When our daughter began to lose sight, her world changed. Though she perceived light, the light itself blinded her because of the compromised condition of her eyes. Shapes lost distinct edges and faces ran together. Words drowned on pages without hope of rescue.
But what she couldn’t see with her eyes, she began to “see” with her ears and her heart. She learned that sight is a whole-body experience.
Jesus spoke against the unnecessary blindness that had disabled his church family, the Jews. He quoted Isaiah’s charge that they had been blinded so completely it affected their hearts. They couldn’t see because they wouldn’t see.
I fear there is a blinding today that makes us undersee what should be plain to see. Some would use this blindness to expose the injustice and immorality of others. But Jesus never played the anonymous “other” card. His call was specific and too personal. So when I read his warning, I look inside me.
Where is my blindness? Where I am too quick to point a finger at my culture’s depravity and pat myself on the back with Pharisaical arrogance that “I am not like other people.” Pride blinds more quickly than a disease robs sight.
What if we used this journey to the cross to surrender the right to compare, point fingers, or choose our own standards for tolerance and morality? What clarity could we have and what vision if we used our sight to look at ourselves through God’s eyes and not just our own.
When Jesus healed physically blinded people; it changed their lives, gave them freedom and a story to share. But the healing of the blind heart is harder. Not for Jesus; for us. We see what we want without processing any vision loss.
In another hopeful story, a stumbling, desperate, persistent blind man pushed through the crowd that tried to silence him. He had to get to Jesus. Interesting, he didn’t ask for healing first. He asked for mercy. Important order.
“What do you want me to do for you,” Jesus asked the blind man.
“Lord, I want to see.”
I need to pray that prayer.
Lord, I want to see. I want to be done with seeing another’s blindness without allowing You to call out my own. I want to see my pride as the self-righteous arrogance that blinds me from addressing it. I want to see fear as a self-conscious preoccupation that blinds me from your all-power. I want to fall on my knees and cry for mercy for my denial.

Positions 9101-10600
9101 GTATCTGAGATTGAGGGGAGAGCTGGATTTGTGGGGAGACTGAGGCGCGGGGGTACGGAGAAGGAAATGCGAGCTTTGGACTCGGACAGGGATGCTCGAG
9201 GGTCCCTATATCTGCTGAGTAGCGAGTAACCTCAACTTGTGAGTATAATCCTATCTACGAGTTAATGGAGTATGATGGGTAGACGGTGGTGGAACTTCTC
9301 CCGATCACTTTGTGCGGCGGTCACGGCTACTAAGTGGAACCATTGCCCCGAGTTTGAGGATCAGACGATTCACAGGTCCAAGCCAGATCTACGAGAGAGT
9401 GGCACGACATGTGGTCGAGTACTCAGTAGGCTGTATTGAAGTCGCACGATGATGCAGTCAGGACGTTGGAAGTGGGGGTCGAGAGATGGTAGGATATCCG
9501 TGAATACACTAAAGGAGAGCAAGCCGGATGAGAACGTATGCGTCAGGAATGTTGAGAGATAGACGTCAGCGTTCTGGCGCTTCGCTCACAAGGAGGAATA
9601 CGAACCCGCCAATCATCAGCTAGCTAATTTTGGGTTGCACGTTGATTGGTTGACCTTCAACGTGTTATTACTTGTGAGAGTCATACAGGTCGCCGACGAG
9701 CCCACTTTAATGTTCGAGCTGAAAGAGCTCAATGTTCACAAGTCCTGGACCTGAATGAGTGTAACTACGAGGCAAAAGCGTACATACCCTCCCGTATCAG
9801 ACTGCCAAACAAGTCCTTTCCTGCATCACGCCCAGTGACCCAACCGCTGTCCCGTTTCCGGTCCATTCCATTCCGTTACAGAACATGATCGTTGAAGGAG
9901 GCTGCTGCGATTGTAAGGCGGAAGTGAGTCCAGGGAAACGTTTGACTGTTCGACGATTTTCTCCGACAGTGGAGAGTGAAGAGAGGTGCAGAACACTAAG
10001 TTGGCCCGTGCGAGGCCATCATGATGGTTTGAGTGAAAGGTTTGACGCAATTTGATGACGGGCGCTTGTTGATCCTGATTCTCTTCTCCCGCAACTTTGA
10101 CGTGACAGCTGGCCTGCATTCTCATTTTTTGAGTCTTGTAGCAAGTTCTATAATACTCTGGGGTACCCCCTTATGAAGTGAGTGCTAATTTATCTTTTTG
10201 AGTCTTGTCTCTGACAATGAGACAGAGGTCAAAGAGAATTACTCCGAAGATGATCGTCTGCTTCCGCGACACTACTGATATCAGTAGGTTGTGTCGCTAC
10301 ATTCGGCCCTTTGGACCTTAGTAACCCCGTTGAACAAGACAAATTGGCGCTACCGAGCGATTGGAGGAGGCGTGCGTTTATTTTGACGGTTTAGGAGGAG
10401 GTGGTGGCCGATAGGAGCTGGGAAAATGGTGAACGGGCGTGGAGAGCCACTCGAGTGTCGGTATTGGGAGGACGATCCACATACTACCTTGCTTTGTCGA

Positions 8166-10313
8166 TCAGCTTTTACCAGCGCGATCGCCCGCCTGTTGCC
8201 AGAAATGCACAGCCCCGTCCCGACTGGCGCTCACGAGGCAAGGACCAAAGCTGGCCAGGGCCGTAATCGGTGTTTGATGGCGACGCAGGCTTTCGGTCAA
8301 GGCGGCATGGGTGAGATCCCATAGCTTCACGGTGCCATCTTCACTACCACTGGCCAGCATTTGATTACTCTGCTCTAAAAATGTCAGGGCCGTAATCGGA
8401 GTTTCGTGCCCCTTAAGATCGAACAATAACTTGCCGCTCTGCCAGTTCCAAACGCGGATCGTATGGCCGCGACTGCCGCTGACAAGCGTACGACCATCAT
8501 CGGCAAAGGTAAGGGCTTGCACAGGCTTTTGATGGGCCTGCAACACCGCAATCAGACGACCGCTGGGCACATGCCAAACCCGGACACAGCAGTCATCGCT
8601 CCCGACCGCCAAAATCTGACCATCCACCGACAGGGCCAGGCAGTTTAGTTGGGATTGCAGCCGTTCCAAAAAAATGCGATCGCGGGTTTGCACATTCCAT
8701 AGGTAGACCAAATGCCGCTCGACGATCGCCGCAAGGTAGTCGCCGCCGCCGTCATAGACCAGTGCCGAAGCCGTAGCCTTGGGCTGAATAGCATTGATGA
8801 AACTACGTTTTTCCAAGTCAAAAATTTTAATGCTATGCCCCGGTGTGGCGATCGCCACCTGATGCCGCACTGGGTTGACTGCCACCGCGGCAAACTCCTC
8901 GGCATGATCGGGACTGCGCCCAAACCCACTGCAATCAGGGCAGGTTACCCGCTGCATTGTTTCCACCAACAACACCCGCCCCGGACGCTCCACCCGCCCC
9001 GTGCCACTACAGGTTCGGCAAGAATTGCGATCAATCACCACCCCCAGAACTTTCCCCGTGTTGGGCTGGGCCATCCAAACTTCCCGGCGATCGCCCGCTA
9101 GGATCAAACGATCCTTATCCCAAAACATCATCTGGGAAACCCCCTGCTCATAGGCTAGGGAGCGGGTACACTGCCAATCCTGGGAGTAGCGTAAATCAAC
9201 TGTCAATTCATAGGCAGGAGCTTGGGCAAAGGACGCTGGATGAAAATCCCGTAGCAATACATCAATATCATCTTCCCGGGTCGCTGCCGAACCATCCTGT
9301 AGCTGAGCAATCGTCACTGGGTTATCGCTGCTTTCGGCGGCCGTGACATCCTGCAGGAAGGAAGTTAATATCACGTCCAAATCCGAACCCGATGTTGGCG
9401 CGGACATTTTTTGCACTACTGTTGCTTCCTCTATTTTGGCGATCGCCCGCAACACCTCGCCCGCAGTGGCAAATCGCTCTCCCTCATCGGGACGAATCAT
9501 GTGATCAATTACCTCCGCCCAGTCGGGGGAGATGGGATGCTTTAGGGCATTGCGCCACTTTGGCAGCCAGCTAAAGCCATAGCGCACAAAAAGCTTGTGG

It is a journey to the cross for sure. It is a journey of surrender of things that aren’t as general as we would like them to be. But it is a journey that I am determined to take.
After all, Easter waits.
2018 Lent Scripture Reading*
March 21- March 27
Wednesday: John 12:40, Mark 10:51
He has blinded their eyes and deadened their hearts so they can neither see with their eyes, nor understand with their hearts, nor turn—and I would heal them.
“What do you want me to do for you?” Jesus asked him. The blind man said, “Rabbi, I want to see.”
Ask Jesus to help you see your heart. What blinds you? Fear? Worry? Doubt? Loss? Denial? Then, let Jesus replace your blindness with his sight.
Thursday: Philippians 2:1-2
If you have any encouragement from being united with Christ, if any comfort from his love, if any fellowship with the Spirit, if any tenderness and compassion, then make my joy complete by being like-minded, having the same love, being one in spirit and purpose.
With new eyes, look for God’s encouragement, comfort, fellowship, tenderness, and compassion today. Gratitude for these gifts will help you see people in your world with more compassion.
Friday: Jeremiah 33:3
Call to me and I will answer you and tell you great and unsearchable things you do not know.
What does God want to tell you if you listened more? What could you see about yourself and your world? Let today be a listening day. .
Saturday: Psalm 119:18
Open my eyes that I may see wonderful things in your law.
What could you see if you gave God permission to open your eyes? What detail about His law have you have not understood as important? Let God open your eyes all the way to your heart.
Palm Sunday: John 12: 13; Psalm 118:19-20
They took palm branches and went out to meet him, shouting, “Hosanna! Blessed is he who comes in the name of the Lord! Blessed is the King of Israel!”
Open for me the gates of righteousness; I will enter and give thanks to the Lord. This is the gate of the Lord through which the righteous may enter.
As you worship today, think about the gate of righteousness God has opened for you. Enter with your praise and thanksgiving. Find your voice for the week.
Monday: Psalm 36:7a, 9
How priceless is your unfailing love! . . . For with you is the fountain of life; in your light we see light
As you prepare for this week leading to Easter, reflect on God’s unfailing love to you. How do you understand it as “the fountain of life?” How does God’s revelation through Jesus help you see differently?
Tuesday, Psalm 71:1a, 2
In you, O Lord, I have taken refuge . . . Rescue me and deliver me in your righteousness; turn your ear to me and save me.
Are you using God’s refuge to protect you from what you don’t need to live with? How complete is your deliverance? These are important questions as you journey to Easter.
*To download this week's scripture readings, click here.
To download last year's daily readings, click here.
If you have any trouble, contact me here.